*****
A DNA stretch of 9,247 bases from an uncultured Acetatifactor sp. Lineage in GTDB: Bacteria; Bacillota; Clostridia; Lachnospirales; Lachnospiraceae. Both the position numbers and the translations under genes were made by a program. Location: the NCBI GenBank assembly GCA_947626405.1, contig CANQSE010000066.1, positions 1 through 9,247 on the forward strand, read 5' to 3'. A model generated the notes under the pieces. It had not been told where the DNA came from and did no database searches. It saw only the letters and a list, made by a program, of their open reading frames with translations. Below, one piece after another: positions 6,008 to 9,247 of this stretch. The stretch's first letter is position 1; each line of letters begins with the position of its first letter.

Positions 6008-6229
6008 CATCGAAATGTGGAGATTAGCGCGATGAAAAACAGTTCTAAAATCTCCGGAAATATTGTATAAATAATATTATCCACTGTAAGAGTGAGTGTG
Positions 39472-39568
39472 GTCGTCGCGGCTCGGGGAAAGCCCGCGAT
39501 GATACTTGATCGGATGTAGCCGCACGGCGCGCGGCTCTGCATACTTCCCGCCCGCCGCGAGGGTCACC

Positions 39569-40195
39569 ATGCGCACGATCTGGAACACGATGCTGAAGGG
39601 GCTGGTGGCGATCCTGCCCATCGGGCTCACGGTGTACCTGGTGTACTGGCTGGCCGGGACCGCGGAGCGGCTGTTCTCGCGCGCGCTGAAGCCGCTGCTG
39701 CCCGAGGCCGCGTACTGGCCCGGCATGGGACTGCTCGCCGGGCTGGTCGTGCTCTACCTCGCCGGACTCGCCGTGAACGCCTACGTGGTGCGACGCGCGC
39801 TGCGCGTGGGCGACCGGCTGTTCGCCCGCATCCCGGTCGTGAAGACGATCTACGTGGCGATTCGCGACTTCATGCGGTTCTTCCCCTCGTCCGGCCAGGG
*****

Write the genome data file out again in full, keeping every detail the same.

A DNA stretch of 9,247 bases from an uncultured Acetatifactor sp. Lineage in GTDB: Bacteria; Bacillota; Clostridia; Lachnospirales; Lachnospiraceae. Both the position numbers and the translations under genes were made by a program. Location: the NCBI GenBank assembly GCA_947626405.1, contig CANQSE010000066.1, positions 1 through 9,247 on the forward strand, read 5' to 3'. A model generated the notes under the pieces. It had not been told where the DNA came from and did no database searches. It saw only the letters and a list, made by a program, of their open reading frames with translations. Below, one piece after another: positions 6,008 to 9,247 of this stretch. The stretch's first letter is position 1; each line of letters begins with the position of its first letter.

Positions 6008-6229
6008 CATCGAAATGTGGAGATTAGCGCGATGAAAAACAGTTCTAAAATCTCCGGAAATATTGTATAAATAATATTATCCACTGTAAGAGTGAGTGTG
Positions 39472-39568
39472 GTCGTCGCGGCTCGGGGAAAGCCCGCGAT
39501 GATACTTGATCGGATGTAGCCGCACGGCGCGCGGCTCTGCATACTTCCCGCCCGCCGCGAGGGTCACC

Positions 39569-40195
39569 ATGCGCACGATCTGGAACACGATGCTGAAGGG
39601 GCTGGTGGCGATCCTGCCCATCGGGCTCACGGTGTACCTGGTGTACTGGCTGGCCGGGACCGCGGAGCGGCTGTTCTCGCGCGCGCTGAAGCCGCTGCTG
39701 CCCGAGGCCGCGTACTGGCCCGGCATGGGACTGCTCGCCGGGCTGGTCGTGCTCTACCTCGCCGGACTCGCCGTGAACGCCTACGTGGTGCGACGCGCGC
39801 TGCGCGTGGGCGACCGGCTGTTCGCCCGCATCCCGGTCGTGAAGACGATCTACGTGGCGATTCGCGACTTCATGCGGTTCTTCCCCTCGTCCGGCCAGGG